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[ok-yuh-pey-shuh-nl] /ˌɒk yəˈpeɪ ʃə nl/
of or relating to an occupation, trade, or calling:
occupational guidance.
of or relating to occupation:
occupational troops.
Origin of occupational
First recorded in 1840-50; occupation + -al1
Related forms
occupationally, adverb
nonoccupational, adjective Unabridged
Based on the Random House Dictionary, © Random House, Inc. 2017.
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Examples from the Web for occupational
Contemporary Examples
Historical Examples
  • The occupational basis is not quite satisfactory as applied to the richest class.

    Socialism John Spargo
  • We didn't much talk about it; we chalked it off as occupational hazards.

    The Hunted Heroes Robert Silverberg
  • This occupational change has resulted in loss to this country.

    A Stake in the Land Peter Alexander Speek
  • Similarly, there is a characteristic variety of occupational activity, a style of workmanship, a way of doing business.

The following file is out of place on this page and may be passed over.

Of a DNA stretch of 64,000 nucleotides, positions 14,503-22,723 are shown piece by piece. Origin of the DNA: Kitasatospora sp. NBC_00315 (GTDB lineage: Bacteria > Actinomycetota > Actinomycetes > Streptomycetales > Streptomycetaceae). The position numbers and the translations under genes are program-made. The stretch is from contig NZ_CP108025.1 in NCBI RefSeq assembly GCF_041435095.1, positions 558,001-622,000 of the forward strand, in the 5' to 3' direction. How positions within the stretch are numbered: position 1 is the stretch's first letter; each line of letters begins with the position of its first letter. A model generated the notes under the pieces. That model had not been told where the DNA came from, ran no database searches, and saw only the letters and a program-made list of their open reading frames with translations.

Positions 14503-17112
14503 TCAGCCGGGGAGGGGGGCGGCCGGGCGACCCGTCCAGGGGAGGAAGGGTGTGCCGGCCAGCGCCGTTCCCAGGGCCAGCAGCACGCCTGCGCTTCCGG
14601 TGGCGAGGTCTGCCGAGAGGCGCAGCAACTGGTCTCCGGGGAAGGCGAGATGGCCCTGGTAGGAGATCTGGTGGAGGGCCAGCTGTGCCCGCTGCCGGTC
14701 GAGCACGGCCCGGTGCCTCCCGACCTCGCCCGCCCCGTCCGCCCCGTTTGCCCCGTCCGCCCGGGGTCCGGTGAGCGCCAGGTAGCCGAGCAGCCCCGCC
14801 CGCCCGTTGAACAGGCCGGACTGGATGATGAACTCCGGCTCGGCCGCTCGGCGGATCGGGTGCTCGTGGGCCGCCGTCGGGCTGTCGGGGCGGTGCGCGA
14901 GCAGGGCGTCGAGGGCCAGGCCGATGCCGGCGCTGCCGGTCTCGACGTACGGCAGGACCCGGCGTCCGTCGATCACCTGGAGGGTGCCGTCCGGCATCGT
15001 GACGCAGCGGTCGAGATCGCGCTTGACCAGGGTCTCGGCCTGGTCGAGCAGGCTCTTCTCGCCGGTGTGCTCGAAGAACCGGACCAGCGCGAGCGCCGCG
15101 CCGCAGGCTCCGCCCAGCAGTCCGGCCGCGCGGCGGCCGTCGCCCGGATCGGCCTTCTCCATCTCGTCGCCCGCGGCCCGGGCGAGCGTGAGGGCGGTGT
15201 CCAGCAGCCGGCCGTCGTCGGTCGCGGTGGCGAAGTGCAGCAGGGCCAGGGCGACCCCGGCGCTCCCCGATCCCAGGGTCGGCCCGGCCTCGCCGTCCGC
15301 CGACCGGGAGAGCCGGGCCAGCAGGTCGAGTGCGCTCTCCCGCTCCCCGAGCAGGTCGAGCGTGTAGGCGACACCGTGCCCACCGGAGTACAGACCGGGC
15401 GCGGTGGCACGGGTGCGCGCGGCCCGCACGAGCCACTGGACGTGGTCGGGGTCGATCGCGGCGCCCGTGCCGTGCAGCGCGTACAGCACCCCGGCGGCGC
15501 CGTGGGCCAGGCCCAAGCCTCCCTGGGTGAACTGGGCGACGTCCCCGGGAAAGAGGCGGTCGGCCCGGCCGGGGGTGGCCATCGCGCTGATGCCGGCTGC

• Providing compensation for federal employees suffering injury or occupational diseases in the course of their employment.

British Dictionary definitions for occupational


of, relating to, or caused by an occupation: an occupational pension scheme, an occupational disease
Derived Forms
occupationally, adverb
Collins English Dictionary - Complete & Unabridged 2012 Digital Edition
© William Collins Sons & Co. Ltd. 1979, 1986 © HarperCollins
Publishers 1998, 2000, 2003, 2005, 2006, 2007, 2009, 2012
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Word Origin and History for occupational

1850, from occupation + -al (1). Occupational therapy is attested by 1918; occupational risk by 1951. Related: Occupationally.

Online Etymology Dictionary, © 2010 Douglas Harper
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